The results of the research by Arlotta and postdoctoral fellow Giulio Srubek Tomassy, the first author on the report, are published in the latest edition of the journal Science.
The paper is accompanied by a “perspective” by R. Douglas Fields of the Eunice Kennedy Shriver National Institute of Child Health and Human Development at the National Institutes of Health, who said that Arlotta and Tomassy’s findings raise important questions about the purpose of myelin, and “are likely to spark new concepts about how information is transmitted and integrated in the brain.”
Arlotta and Tomassy collaborated closely on the new work with postdoctoral fellow Daniel Berger of the Lichtman lab, which generated one of the two massive electron microscopy databases that made the work possible.
“The fact that it is the most evolved neurons, the ones that have expanded dramatically in humans, suggest that what we’re seeing might be the ‘future.’ As neuronal diversity increases and the brain needs to process more and more complex information, neurons change the way they use myelin to achieve more,” said Arlotta.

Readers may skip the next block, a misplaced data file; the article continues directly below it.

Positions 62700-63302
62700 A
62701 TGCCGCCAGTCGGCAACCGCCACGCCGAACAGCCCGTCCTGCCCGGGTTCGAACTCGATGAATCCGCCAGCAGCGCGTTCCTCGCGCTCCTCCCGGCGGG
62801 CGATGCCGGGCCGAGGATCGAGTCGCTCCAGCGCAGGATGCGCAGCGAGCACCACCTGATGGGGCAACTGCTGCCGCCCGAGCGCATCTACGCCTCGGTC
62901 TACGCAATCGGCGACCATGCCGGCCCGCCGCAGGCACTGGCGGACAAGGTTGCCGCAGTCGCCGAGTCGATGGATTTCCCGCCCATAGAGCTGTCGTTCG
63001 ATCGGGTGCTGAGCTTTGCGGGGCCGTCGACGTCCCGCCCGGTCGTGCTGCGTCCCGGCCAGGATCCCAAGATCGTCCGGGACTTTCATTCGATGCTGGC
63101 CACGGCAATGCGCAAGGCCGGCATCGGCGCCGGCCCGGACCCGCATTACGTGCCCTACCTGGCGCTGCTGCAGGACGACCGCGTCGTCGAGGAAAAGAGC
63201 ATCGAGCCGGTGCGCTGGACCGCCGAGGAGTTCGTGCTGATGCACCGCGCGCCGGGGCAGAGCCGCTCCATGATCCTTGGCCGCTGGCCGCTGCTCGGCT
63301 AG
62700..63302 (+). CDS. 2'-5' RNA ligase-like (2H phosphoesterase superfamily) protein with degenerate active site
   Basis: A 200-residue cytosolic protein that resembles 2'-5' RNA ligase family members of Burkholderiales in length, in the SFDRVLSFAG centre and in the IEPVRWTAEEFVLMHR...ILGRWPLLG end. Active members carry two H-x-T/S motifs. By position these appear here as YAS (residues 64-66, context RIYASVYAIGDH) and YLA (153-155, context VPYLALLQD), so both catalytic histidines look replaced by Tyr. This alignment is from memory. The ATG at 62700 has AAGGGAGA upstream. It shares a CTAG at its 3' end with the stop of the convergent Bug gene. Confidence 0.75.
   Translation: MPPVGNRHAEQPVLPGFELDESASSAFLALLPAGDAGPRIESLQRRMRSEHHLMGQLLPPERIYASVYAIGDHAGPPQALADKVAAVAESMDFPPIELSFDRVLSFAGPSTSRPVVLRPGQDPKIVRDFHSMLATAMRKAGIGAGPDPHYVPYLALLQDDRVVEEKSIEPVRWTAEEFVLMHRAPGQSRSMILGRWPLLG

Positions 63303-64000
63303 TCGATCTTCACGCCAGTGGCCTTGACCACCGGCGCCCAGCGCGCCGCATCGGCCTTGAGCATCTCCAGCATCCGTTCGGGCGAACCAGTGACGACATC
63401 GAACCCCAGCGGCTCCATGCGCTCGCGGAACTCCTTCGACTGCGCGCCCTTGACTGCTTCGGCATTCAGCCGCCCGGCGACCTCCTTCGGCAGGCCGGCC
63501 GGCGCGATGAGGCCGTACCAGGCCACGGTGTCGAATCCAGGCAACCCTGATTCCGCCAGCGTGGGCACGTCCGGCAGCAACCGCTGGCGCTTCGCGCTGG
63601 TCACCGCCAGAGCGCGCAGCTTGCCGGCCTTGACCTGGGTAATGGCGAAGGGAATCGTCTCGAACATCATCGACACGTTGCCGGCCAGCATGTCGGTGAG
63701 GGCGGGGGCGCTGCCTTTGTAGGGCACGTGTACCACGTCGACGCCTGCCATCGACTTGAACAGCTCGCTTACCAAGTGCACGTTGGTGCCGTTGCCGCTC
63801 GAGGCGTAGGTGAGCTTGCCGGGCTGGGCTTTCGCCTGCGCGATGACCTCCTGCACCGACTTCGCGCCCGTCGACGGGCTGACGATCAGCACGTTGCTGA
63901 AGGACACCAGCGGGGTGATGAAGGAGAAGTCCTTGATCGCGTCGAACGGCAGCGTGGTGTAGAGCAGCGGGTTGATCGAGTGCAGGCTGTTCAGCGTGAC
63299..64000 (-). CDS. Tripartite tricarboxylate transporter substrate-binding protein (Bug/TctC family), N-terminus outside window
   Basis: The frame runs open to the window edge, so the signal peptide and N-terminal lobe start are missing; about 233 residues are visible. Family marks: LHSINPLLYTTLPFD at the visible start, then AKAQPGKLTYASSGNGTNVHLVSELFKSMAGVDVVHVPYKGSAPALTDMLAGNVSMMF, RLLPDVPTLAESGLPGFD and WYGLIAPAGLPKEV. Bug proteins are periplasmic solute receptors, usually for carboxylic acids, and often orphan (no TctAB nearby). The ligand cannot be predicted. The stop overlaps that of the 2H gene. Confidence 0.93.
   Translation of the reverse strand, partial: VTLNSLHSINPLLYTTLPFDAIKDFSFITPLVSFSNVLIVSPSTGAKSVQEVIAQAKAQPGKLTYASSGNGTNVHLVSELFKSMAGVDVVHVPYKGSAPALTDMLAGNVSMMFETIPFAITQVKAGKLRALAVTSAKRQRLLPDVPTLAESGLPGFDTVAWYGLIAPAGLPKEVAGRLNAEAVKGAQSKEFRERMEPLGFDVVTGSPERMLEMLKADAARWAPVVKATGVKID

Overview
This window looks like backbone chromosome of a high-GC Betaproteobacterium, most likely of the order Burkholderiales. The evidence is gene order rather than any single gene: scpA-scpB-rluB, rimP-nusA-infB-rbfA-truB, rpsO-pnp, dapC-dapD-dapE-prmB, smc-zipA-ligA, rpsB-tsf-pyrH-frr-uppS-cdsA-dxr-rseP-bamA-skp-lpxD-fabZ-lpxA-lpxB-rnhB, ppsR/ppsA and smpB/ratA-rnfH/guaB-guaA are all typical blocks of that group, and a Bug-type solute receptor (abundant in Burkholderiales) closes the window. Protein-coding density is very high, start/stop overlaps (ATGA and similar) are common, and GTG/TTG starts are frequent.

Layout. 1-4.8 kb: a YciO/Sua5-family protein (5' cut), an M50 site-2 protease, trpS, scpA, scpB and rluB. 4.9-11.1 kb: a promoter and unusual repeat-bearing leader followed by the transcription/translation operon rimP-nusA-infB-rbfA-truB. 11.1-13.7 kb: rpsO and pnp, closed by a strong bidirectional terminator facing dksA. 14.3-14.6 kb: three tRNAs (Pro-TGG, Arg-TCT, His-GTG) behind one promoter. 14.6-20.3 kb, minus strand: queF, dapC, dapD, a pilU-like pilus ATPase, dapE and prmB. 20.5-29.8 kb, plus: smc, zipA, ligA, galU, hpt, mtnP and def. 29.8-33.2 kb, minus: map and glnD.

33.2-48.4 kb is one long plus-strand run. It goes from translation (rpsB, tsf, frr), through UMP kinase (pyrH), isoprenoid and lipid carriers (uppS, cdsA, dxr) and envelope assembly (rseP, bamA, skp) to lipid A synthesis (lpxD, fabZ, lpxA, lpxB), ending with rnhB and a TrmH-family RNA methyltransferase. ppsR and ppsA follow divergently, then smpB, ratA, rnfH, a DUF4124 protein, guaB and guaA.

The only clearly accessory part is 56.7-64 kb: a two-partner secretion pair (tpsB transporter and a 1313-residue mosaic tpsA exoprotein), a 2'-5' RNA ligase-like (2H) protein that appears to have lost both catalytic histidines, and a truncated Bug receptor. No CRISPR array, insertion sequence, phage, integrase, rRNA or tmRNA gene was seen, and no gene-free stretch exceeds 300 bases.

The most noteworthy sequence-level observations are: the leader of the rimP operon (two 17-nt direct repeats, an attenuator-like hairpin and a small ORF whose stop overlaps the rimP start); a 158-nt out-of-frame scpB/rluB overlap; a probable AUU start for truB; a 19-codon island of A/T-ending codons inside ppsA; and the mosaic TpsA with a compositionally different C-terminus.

Tomassy said it is possible that these profiles of myelination “may be giving neurons an opportunity to branch out and ‘talk’ to neighboring neurons.” For example, because axons cannot make synaptic contacts when they are myelinated, one possibility is that these long myelin gaps may be needed to increase neuronal communication and synchronize responses across different neurons. He and Arlotta postulate that the intermittent myelin may be intended to fine-tune the electrical impulses traveling along the axons, in order to allow the emergence of highly complex neuronal behaviors.

neurosciencestuff:

Turning science on its head

Harvard neuroscientists have made a discovery that turns 160 years of neuroanatomy on its head.